MASSACHUSETTS BOOK OF THE DEAD: GRAVEYARD LEGENDS AND LORE
By Roxie J. Zwicker
The History Press
Roxie Zwicker, a former Valley resident and Greenfield Community College graduate, has made a name for herself in the last 15 years as a host of folklore and unusual history tours in New England, focusing on ghost stories and other dark tales. She has a new book that examines some of the Bay State’s oldest burial grounds and their legends.
“Massachusetts Book of the Dead” includes profiles of three cemeteries in the Valley, including Knights Cemetery on Packardville Road in Pelham, where the gravestone of Warren Gibbs claims he was poisoned by his wife, Mary Felton, in 1860. The inscription on the stone reads in part, “Think my friends when this you see / How my wife hath dealt with me.”
As Zwicker relates, Gibbs’ brother, William, was so convinced his sister-in-law had killed Warren that he had a headstone proclaiming the case placed in the cemetery. Mary Felton’s family, incensed, had the stone taken down, whereupon William Gibbs replaced it, supposedly putting a curse on anyone who attempted to remove the new grave marker.
And in the Old Hadley Cemetery on Cemetery Road, near the original town common, one grave commemorates resident Mary Webster, who was accused of witchcraft in the death of a town deacon in 1685, dragged from her home and hung from a tree. Webster miraculously survived after losing consciousness and being cut down and buried in the snow; she lived until her peaceful death in 1698.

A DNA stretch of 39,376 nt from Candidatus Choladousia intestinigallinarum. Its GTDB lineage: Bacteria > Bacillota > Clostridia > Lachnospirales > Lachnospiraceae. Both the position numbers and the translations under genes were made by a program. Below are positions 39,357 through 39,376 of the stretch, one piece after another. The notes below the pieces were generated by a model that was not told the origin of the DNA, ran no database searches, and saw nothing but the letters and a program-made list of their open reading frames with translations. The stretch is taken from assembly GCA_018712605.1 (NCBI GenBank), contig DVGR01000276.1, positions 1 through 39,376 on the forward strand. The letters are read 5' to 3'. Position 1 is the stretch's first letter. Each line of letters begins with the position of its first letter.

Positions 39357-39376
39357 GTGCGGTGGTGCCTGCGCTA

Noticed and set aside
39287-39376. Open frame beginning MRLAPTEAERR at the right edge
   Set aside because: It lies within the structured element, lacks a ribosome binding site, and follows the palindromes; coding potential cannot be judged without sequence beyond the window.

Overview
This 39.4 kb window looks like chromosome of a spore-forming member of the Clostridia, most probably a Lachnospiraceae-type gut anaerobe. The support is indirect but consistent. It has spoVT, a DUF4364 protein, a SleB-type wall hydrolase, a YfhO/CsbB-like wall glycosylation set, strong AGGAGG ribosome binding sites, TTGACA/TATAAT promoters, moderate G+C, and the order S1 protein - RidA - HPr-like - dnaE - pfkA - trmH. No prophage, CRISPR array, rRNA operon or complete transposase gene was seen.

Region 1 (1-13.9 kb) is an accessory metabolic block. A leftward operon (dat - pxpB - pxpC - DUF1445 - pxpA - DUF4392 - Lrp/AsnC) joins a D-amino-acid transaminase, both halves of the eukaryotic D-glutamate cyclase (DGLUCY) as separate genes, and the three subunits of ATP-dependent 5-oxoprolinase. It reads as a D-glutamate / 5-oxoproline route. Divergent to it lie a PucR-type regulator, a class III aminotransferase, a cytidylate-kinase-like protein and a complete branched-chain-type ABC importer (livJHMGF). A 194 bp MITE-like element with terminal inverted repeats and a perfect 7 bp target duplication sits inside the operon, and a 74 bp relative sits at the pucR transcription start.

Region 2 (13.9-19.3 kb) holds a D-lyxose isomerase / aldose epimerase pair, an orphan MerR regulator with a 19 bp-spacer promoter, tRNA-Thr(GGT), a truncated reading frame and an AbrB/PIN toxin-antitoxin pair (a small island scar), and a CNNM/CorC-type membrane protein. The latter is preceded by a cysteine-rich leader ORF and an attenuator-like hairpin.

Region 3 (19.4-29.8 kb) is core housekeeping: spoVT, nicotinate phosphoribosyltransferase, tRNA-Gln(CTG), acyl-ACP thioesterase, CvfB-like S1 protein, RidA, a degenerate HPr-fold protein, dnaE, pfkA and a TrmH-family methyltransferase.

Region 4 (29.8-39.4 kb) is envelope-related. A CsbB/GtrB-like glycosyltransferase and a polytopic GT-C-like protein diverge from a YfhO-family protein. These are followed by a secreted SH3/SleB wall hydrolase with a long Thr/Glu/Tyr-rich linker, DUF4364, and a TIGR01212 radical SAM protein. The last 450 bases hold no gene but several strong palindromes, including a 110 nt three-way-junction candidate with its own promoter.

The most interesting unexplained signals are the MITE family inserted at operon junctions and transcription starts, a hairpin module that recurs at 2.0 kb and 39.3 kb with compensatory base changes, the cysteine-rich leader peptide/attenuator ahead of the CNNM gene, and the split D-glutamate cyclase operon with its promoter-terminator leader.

Zwicker’s book, which also looks at a burial ground by the former Northampton State Hospital, features photographs of old graveyards and close-ups of significant gravestones.
BUYING THE FARM: PEACE AND WAR
ON A SIXTIES COMMUNE
By Tom Fels
University of Massachusetts Press
Tom Fels, today an independent museum curator and writer specializing in art and photography, was once a member of Montague Farm, one of the early “back-to-the-land” communal experiments that sprouted in rural parts of the country amid the social and political turmoil of the 1960s. In “Buying the Farm,” he tells the story of the Montague Farm.
As Fels relates, the farm was started in 1968, primarily by a group of underground writers and journalists who, to escape some factional politics, decamped from New York City to western Massachusetts to make a go of communal living and organic farming. Fels, an Amherst College graduate, spent four years at the farm, from 1969 to 1973, and describes how it became largely self-sufficient, even as many members came and went.
As other communal farms and communities fell by the wayside, Montague Farm soldiered on for almost three more decades. Members became involved in different kinds of political activism, such as the anti-nuclear movement of the 1970s and early 1980s. The farm was finally sold to a Zen Buddhist organization in 2002.
Fels, who founded an online archive about Montague Farm, famouslongago.com, based at the University of Massachusetts Amherst, also follows the lives and relationships of many of the original founders of the farm and others who came in their wake, using interviews and other first-person accounts.
Fels will read from “Buying the Farm” at a book launch at Amherst Books today at 5 p.m.